The Collected Poems of Langston Hughes

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Knopf, 1994 - Poetry - 708 pages
8 Reviews
"The ultimate book for both the dabbler and serious scholar--. [Hughes] is sumptuous and sharp, playful and sparse, grounded in an earthy music--. This book is a glorious revelation."--Boston Globe

Spanning five decades and comprising 868 poems (nearly 300 of which have never before appeared in book form), this magnificent volume is the definitive sampling of a writer who has been called the poet laureate of African America--and perhaps our greatest popular poet since Walt Whitman.  Here, for the first time, are all the poems that Langston Hughes published during his lifetime, arranged in the general order in which he wrote them and annotated by Arnold Rampersad and David Roessel.

Alongside such famous works as "The Negro Speaks of Rivers" and Montage of a Dream Deferred,The Collected Poemsincludes the author's lesser-known verse for children; topical poems distributed through the Associated Negro Press; and poems such as "Goodbye Christ" that were once suppressed.  Lyrical and pungent, passionate and polemical, the result is a treasure of a book, the essential collection of a poet whose words have entered our common language.


From the Trade Paperback edition.
 

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LibraryThing Review

User Review  - unclebob53703 - LibraryThing

Wow, are these good! All I knew of him was "The Dream Deferred," so this was an eye-opener. Lots of lovely, lyrical poems that are full of music and sadness. I don't like paperbacks so I got it with the library binding--it seems sturdy enough. Read full review

LibraryThing Review

User Review  - MarissaWilliams - LibraryThing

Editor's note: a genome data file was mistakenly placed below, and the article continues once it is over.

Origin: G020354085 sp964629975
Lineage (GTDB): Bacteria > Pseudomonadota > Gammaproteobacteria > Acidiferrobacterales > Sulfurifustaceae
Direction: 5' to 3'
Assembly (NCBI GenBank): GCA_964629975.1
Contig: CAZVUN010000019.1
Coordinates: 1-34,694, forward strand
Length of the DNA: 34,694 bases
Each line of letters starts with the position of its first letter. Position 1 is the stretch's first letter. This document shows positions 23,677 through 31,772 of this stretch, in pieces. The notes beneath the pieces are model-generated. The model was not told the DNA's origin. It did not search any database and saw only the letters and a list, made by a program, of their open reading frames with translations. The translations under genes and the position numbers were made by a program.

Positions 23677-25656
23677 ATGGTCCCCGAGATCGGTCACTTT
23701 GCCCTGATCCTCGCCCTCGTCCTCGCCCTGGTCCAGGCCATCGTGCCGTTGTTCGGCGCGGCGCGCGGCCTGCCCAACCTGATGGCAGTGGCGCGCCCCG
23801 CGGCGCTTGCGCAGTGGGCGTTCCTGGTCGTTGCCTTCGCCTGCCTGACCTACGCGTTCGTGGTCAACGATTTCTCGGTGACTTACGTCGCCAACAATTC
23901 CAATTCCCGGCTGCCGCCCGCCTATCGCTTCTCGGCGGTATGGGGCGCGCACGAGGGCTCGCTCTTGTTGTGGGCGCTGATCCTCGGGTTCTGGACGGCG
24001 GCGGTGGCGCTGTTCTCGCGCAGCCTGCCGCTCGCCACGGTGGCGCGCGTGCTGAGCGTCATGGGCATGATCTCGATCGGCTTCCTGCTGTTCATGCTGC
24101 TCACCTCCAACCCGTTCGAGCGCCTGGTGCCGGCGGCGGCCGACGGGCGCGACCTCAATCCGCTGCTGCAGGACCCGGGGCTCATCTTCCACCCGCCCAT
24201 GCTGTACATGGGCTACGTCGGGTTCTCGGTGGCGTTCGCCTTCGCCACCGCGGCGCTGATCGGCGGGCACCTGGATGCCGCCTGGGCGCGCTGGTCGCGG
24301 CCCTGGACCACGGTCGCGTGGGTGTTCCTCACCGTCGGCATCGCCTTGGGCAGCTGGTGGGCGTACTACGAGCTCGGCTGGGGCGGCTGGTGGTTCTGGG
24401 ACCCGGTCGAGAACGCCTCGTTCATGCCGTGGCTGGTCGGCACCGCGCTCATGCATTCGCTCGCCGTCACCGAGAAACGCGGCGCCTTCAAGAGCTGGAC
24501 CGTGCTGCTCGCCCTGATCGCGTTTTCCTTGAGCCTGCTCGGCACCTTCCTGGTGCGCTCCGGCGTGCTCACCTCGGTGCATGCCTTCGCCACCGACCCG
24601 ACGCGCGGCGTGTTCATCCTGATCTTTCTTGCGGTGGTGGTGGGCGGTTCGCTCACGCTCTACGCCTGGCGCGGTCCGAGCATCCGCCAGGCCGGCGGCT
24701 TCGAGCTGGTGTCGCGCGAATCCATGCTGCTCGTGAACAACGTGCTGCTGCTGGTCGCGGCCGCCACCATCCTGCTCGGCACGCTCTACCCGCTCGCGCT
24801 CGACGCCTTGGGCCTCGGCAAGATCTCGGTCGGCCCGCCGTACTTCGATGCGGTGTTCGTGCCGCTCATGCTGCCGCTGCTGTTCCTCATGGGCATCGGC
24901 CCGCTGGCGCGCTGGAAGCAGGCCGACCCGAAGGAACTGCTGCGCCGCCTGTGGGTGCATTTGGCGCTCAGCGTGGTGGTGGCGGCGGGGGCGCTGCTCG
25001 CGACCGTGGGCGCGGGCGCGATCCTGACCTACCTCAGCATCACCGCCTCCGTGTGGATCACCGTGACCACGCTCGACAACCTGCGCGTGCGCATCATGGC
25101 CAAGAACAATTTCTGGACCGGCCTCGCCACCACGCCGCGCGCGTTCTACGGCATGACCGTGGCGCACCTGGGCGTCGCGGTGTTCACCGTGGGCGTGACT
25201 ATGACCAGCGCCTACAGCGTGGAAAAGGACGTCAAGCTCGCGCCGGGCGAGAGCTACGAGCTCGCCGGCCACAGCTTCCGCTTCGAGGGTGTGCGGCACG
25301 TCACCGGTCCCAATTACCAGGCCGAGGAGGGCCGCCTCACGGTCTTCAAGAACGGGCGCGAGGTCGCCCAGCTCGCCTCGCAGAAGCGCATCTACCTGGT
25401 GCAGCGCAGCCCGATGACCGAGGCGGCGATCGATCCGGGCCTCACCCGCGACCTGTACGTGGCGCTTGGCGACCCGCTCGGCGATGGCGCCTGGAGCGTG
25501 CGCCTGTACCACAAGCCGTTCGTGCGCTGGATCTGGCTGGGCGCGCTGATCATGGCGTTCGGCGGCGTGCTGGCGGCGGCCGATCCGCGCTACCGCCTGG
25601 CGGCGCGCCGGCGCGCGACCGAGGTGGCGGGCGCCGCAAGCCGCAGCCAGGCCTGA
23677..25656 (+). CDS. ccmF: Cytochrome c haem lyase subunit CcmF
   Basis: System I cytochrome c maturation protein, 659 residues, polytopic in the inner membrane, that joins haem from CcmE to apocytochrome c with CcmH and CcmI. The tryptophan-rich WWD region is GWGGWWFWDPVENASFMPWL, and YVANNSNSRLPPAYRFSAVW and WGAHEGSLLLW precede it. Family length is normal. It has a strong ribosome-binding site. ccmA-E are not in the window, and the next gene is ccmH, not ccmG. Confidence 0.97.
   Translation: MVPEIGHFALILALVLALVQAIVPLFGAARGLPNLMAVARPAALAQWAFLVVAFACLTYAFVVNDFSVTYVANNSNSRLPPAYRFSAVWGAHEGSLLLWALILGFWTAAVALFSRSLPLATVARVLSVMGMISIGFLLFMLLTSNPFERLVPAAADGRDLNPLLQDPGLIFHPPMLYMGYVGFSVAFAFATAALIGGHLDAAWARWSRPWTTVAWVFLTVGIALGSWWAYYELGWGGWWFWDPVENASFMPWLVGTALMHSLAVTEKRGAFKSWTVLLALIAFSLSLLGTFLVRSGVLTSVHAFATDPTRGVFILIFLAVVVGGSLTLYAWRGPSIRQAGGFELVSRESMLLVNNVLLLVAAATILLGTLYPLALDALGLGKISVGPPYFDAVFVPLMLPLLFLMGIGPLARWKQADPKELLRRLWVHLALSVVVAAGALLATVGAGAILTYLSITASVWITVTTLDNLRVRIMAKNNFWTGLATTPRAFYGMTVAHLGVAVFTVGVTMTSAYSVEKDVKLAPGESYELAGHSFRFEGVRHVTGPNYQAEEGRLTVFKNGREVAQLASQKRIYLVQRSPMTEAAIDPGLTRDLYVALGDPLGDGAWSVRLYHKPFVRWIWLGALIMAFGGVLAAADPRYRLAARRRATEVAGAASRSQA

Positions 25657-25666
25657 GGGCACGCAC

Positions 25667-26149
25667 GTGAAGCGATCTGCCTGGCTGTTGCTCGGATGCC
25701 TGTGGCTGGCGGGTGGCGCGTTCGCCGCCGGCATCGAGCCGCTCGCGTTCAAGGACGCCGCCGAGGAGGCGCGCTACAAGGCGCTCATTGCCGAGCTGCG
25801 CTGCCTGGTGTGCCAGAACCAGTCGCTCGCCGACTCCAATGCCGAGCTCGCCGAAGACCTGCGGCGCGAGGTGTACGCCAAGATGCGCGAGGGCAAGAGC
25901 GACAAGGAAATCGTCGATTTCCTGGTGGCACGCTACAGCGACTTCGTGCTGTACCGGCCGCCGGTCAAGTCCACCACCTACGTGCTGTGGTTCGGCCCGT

Summary: "Hold Fast to Dreams" is a poem about how important dreams are and why we should never let them go. Personal reaction: This has always been my favorite poem. It taught me to keep dreams alive ... Read full review

Contents

Introduction
3
Notes to the Poems
619

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About the author (1994)

Langston Hughes was born in Joplin, Missouri, in 1902.  After graduation from high school, he spent a year in Mexico with his father, then a year studying at Columbia University.  His first poem in a nationally known magazine was "The Negro Speaks of Rivers," which appeared in Crisis in 1921.  In 1925, he was awarded the First Prize for Poetry of the magazineOpportunity, the winning poem being "The Weary Blues," which gave its title to his first book of poems, published in 1926.  As a result of his poetry, Mr. Hughes received a scholarship at Lincoln University in Pennsylvania, where he won his B.A. in 1929.  In 1943, he was awarded an honorary Litt.D. by his alma mater; he has also been awarded a Guggenheim Fellowship (1935), a Rosenwald Fellowship (1940), and an American Academy of Arts and Letters Grant (1947).  From 1926 until his death in 1967, Langston Hughes devoted his time to writing and lecturing.  He wrote poetry, short stories, autobiography, song lyrics, essays, humor, and plays.  A cross section of his work was published in 1958 asThe Langston Hughes Reader.


From the Trade Paperback edition.

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